“Taste Must Arise from the Doctrine”

Architecture in the Hungarian Cultural Media in the 1960s

by

Mariann Simon

Keywords

  • Modern architecture
  • socialist lifestyle
  • ideology
  • artistic value
  • cultural media
  • 1960s

The conscious, politically driven consolidation of the socialist regime after the failed revolution of 1956 resulted in an optimistic period of the long Kádár-era: the sixties was the decade of thaw, breathing more freely, new chances, more freedom and raising living standard. Architecture was also touched by the reorganisation of the political and economic system. In the first part of the 1950s Hungarian architecture – similarly to the whole socialist camp – was characterised by a state-required traditionalism. Politics used architecture for representing socialist ideology and power, but in return architecture was regarded as an art. Architects celebrated the regaining of modern architecture, but they did not want to give up their position in the world of art, or their role as the doctor of the (socialist) society. To develop the intended image architects turned to the cultural media. The first part of the essay examines how professionals – theoreticians, scholars and leading experts – tried to popularize modern, technology-based architecture, to prove its relevance in socialism and explain its artistic beauty. The second part considers the other party: how did the lay intellectuals who mainly represented the area of humanities expressed their expectations concerning the social role of architecture.

The author of most articles written with the intention to explain contemporary architecture was Major Máté, the father of socialist architectural theory. He stated that only those buildings can be truly beautiful which are good as well, that is industrial building production is not necessarily excluded from attractive architecture. However, he differentiated between beautiful and artistic: artistic architecture is not only beautiful but it also conveys notional content, the notional content of rising socialism. Major refined his demands on socialist architecture over time. The backwardness in materials, details and technologies of Hungarian building industry compared to modern architecture in the West became increasingly visible. Quantitative requirements for building production became the main source of constraints in architectural quality. Major adapted the Marxist architectural theory to the realities: soon he already called for the conscious undertaking of necessities, which may result in a beautiful even in an artistic architecture. By the middle of the decade the capitalist connotations of modern architecture had ceased and the social commitment of classical modern architecture came to the fore. This led to the adoption of modern architecture as a relevant approach in socialism. Scholars tried to explain the artistic value inherent in modern architectural classics, though it was not easy with the reality of socialist modern architecture in the background. However the biggest problem lay in the fact that the architects’ intention was the distribution of – politically, socially or professionally based – ideas. They did not realise that the ideological aspect of architecture decreased during the sixties parallel with the general tendency that ideology had a defensive character in the Kádár-era, which established the basis of the system. Neither were approaches without ideological aspects written to generate discussions, instead the authors intended to explain artistic values of architecture.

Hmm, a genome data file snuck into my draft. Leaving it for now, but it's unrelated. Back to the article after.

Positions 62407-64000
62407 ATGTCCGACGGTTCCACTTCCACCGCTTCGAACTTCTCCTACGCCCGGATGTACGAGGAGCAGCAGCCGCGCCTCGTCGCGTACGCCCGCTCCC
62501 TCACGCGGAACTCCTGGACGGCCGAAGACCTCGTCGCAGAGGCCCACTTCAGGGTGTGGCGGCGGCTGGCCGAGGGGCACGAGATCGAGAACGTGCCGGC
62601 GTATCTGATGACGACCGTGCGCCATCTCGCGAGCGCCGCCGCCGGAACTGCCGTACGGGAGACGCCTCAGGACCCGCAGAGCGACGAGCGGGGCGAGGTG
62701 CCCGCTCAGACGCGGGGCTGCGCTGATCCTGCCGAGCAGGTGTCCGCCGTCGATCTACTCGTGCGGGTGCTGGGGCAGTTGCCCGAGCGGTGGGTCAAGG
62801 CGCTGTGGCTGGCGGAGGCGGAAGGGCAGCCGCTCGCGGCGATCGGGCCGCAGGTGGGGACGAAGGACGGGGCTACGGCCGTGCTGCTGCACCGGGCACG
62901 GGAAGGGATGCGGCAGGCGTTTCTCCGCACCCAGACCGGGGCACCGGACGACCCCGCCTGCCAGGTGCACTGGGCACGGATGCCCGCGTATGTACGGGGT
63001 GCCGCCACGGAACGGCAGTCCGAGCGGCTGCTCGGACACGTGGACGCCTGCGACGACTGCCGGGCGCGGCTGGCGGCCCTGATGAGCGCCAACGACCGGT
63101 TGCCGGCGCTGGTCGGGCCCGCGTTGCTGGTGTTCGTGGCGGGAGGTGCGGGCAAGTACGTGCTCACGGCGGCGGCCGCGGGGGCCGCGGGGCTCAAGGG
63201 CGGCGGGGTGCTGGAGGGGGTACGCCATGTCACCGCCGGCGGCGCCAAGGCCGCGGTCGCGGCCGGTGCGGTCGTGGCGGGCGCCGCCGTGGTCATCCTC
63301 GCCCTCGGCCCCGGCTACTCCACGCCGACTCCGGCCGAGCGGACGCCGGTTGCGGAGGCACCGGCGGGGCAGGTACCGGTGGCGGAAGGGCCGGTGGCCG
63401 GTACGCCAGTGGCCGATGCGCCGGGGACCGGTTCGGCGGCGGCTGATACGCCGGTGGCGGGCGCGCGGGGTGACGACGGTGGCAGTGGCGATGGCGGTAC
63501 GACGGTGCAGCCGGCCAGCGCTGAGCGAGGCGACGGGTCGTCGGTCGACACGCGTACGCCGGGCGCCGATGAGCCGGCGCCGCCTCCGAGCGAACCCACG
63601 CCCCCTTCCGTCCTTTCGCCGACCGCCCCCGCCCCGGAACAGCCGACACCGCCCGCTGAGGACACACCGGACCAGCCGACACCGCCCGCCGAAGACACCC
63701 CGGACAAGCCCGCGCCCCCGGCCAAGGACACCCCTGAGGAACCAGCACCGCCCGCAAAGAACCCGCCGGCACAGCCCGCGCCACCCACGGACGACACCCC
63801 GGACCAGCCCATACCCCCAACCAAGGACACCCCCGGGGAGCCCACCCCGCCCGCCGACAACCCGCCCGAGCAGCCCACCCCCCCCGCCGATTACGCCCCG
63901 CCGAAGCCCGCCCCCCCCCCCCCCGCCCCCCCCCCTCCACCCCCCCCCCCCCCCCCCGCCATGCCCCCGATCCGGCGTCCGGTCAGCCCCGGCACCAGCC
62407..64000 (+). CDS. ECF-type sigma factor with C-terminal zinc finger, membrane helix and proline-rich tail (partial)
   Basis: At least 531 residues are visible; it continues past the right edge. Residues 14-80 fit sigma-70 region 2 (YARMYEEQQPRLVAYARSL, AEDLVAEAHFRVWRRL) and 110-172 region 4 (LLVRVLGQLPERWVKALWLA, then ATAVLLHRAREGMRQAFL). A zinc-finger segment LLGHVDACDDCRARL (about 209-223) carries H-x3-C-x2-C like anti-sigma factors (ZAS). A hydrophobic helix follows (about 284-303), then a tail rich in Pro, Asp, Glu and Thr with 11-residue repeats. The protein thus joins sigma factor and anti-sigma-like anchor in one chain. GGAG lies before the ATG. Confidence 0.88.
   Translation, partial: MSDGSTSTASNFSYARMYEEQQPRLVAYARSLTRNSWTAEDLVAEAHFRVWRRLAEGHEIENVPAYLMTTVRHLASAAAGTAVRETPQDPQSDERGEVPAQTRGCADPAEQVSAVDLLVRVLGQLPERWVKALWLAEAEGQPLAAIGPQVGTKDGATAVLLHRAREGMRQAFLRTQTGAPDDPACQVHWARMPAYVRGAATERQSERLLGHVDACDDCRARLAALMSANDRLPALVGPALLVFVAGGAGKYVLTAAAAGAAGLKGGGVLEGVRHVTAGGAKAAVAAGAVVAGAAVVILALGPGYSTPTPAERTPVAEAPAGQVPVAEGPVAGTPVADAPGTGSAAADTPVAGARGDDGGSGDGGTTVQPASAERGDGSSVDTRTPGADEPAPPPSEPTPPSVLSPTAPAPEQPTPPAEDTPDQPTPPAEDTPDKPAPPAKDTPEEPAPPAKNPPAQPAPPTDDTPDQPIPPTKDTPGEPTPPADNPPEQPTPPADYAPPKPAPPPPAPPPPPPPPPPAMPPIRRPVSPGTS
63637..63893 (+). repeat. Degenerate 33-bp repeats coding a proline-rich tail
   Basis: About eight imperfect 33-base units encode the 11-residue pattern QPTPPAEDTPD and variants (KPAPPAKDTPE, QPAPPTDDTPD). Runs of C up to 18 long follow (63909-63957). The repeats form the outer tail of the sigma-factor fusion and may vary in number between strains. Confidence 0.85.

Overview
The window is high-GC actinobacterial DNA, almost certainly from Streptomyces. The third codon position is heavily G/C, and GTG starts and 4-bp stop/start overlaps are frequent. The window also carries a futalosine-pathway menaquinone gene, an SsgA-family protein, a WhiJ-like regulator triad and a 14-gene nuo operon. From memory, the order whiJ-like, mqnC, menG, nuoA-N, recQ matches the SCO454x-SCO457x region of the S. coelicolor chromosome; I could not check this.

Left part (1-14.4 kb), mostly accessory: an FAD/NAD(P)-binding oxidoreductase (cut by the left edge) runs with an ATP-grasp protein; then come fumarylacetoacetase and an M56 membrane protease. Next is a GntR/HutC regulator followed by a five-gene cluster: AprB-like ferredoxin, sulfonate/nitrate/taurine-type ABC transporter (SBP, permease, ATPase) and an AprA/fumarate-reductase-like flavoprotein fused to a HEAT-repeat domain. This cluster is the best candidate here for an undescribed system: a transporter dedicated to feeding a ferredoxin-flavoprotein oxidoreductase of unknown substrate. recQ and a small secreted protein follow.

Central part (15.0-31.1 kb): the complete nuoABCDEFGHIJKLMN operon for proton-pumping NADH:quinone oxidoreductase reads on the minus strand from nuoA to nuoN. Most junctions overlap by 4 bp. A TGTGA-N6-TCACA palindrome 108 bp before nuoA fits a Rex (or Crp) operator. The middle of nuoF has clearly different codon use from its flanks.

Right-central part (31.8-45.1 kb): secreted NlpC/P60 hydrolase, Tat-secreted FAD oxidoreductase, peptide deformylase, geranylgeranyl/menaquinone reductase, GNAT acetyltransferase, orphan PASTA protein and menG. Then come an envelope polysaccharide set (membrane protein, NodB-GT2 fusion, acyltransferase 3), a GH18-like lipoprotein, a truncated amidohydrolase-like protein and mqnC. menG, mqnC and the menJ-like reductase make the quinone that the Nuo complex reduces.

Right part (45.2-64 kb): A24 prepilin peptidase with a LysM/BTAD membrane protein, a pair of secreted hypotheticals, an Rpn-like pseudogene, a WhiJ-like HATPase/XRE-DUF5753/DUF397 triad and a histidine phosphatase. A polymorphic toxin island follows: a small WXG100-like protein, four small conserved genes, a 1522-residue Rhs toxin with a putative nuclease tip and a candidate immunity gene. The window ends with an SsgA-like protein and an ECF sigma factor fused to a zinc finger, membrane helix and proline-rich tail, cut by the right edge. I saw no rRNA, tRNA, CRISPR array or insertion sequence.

While scholars intended to convince intellectuals about architecture’s ideological and aesthetic value, readers of the cultural media were touched by the question: What is the relationship between architecture and society? The first discussion took place in 1960-1961, the topic was launched by a journalist-poet and the majority of the fifteen contributors belonged to the literary world. The first group of contributors agreed with the statement that the way of housing has a defining effect on our way of living, and believed in the educational power of architecture. The second group approached the problem from the concept of home and focused on the user and the society, while the third group tried to find the consent of both parties. The debate was officially closed by the comment of the minister for Building Affairs, which expressed that the practical demand of eliminating the housing shortage got primacy over the imagined socialist way of living as a declared ideology, as well as over a better architectural quality, based either on modern ideals, on recent urban developments or on social research. The second discussion of 1967 already mirrored a change in the situation: the existing socialist modern architecture had several practical shortcomings which overshadowed questions of ideology and artistic quality. This discussion was rather one-sided, because all the reflections came from the profession and all tried to pass responsibility. Not a single comment questioned the description of the keynote study that socialist architecture failed concerning both its functional and artistic aspect: namely it is neither functional nor beautiful. The majority of scholars who explained architecture in the cultural media – with a few exceptions – were convinced that they know better what people and users need, so it is not surprising that when the problems around architecture and town planning began to multiply they were blamed for almost everything. Modern architecture as a socialist doctrine defeated architecture as culture.